My only (small) complaint about the book is its very short "references" section -- It seems to cite only a few books (and no DVDs) aimed at the specialist (e.g., the 8-volume Tarbell course). Of course, there really aren't that many good intermediate books out there, but I would have added Bill Tarr's sleight of hand books or maybe "The Amateur Magician's Handbook" (out of print I believe).
This is a great book though at a great price, especially with the addition of the DVD.
I have read many magic books but many books show WHAT is being done but not necessarily HOW to perform it. Joshua Jay is a masterful artist, performer and teacher. His talents are well beyond his years. This book covers tricks in various settings and with different props to include mealtime magic, magic out of ordinary things, magic with money, magic for kids, magic by kids, card tricks, magic in the office, magic for large audiences and even magic using the internet.
The book is well organized into major sections. Each trick is organized in a clear, concise and easy to follow format. A list of necessary materials, difficulty level of the trick, the effect of the trick, the secret of the trick and how to perform the trick step by step is outlined. Each section is well illustrated with high quality photography, easy to follow sequences and concise captions. One of my favorite sections of the book is a series of magic tricks that you can perform yourself and the estimated time of performance.
Throughout the book, there are inserts that cover interesting historical facts related to magic and legendary magicians. The book is entertaining, informative and a great resource on the subject. It is well organized that people of any age can perform many of these tricks.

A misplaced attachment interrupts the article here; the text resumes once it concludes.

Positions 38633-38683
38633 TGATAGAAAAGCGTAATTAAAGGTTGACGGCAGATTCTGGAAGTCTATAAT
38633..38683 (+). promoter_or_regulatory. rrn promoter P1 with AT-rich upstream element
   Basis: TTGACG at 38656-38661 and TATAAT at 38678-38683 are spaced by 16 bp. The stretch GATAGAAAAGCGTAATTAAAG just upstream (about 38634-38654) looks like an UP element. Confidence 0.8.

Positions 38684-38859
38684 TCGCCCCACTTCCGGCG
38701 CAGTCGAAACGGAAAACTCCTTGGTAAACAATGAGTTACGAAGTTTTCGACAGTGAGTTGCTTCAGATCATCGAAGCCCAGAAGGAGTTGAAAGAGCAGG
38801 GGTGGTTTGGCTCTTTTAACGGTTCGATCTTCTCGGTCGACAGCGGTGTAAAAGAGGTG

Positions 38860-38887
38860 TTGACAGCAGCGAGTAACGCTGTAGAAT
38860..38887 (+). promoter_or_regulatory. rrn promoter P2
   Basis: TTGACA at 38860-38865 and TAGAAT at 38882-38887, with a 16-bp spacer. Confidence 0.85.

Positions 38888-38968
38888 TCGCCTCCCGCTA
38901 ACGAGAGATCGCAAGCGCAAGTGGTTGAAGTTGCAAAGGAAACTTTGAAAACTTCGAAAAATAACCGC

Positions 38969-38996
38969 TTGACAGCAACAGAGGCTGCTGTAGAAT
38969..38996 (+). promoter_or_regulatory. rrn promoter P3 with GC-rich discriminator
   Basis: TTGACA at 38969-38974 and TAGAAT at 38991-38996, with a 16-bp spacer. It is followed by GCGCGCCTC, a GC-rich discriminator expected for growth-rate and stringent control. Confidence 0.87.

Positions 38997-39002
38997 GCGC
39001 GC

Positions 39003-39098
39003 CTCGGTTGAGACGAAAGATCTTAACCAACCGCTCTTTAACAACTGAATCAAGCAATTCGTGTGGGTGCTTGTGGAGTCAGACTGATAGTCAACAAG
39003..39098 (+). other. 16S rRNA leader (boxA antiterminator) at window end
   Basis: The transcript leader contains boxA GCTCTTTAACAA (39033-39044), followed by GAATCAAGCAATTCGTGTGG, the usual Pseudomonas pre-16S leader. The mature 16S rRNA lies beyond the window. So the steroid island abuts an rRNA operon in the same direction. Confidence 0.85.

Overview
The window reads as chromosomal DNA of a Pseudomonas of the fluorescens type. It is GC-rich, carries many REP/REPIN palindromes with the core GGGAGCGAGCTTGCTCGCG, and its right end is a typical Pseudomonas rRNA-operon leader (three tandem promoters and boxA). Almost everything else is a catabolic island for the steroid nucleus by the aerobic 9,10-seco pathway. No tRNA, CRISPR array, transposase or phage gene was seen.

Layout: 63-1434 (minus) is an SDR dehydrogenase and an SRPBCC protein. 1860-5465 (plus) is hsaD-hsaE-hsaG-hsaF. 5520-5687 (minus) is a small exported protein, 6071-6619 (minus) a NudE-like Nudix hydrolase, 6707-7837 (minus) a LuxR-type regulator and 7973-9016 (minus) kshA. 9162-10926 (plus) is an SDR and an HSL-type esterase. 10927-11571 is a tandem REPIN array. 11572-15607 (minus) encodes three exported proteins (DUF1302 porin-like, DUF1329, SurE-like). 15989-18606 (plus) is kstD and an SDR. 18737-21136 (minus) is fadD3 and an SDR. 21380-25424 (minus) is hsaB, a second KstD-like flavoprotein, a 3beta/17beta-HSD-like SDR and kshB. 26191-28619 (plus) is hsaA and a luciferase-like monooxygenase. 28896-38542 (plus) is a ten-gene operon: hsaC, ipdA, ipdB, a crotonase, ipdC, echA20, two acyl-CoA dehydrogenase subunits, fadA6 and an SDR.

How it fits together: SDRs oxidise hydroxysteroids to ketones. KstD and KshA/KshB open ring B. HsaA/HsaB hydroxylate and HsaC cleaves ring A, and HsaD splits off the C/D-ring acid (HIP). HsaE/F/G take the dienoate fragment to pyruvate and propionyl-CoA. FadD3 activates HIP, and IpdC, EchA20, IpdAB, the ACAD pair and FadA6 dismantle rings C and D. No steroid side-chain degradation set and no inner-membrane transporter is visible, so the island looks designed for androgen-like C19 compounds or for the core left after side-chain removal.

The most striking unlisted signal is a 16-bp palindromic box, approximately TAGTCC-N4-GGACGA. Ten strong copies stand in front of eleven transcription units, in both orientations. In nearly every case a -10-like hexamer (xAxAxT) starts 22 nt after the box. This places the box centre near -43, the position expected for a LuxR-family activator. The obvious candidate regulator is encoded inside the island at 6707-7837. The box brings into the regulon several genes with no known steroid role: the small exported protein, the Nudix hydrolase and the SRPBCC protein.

An instructional 480p DVD includes a menu for watching magic, learning magic (27 tricks), extras that includes tricks with traditional magic props, and a special 5 minute clip on how to carry out your performance, "Talk Magic". The video is high quality, professionally produced and is worth the price of the book alone. The menus are easy to navigate, and you can watch all or just selected lessons.
Watching the videos shows his work in action. His ability to perform, communicate and demonstrate the lessons is excellent. Joshua Jay shows that he loves what he does and compels you to learn this art.
This is the definitive method, text, and system of learning the art of magic. Don't hesitate to get this book. It is the best in its class.
This would be a hard act to follow. Two thumbs up!
There are items that the author lists to do some of the tricks. Here are just a few of them:
Folding Quarter - Magic Trick Prop
Folding Quarter Rubberbands - You need these rubber bands for refills for the Quarter, above.
Fantasma Toys Ultimate Magic Trick Three Deck Card Set
Bicycle Stripper Deck From US Playing Cards - The Magic Deck
Pro Brand Svengali Deck - Easy Magic Card Tricks
Reality Thumb Tip - Magic Trick Prop
10'' Linking Rings
on October 28, 2010
This is a great place to start in magic. From the perspective of a full time professional magician who has performed over 2500 shows over the last ten years, I wish this book was around when I started. The material is very well presented and organized. This book is packed full of useful information and value. The DVD is a great complement to the book and is worth the asking price by itself. In an industry where the simplest secrets are jealously guarded, you now have a way in. Future books will be compared to this high standard that Mr Jay has set. Bravo!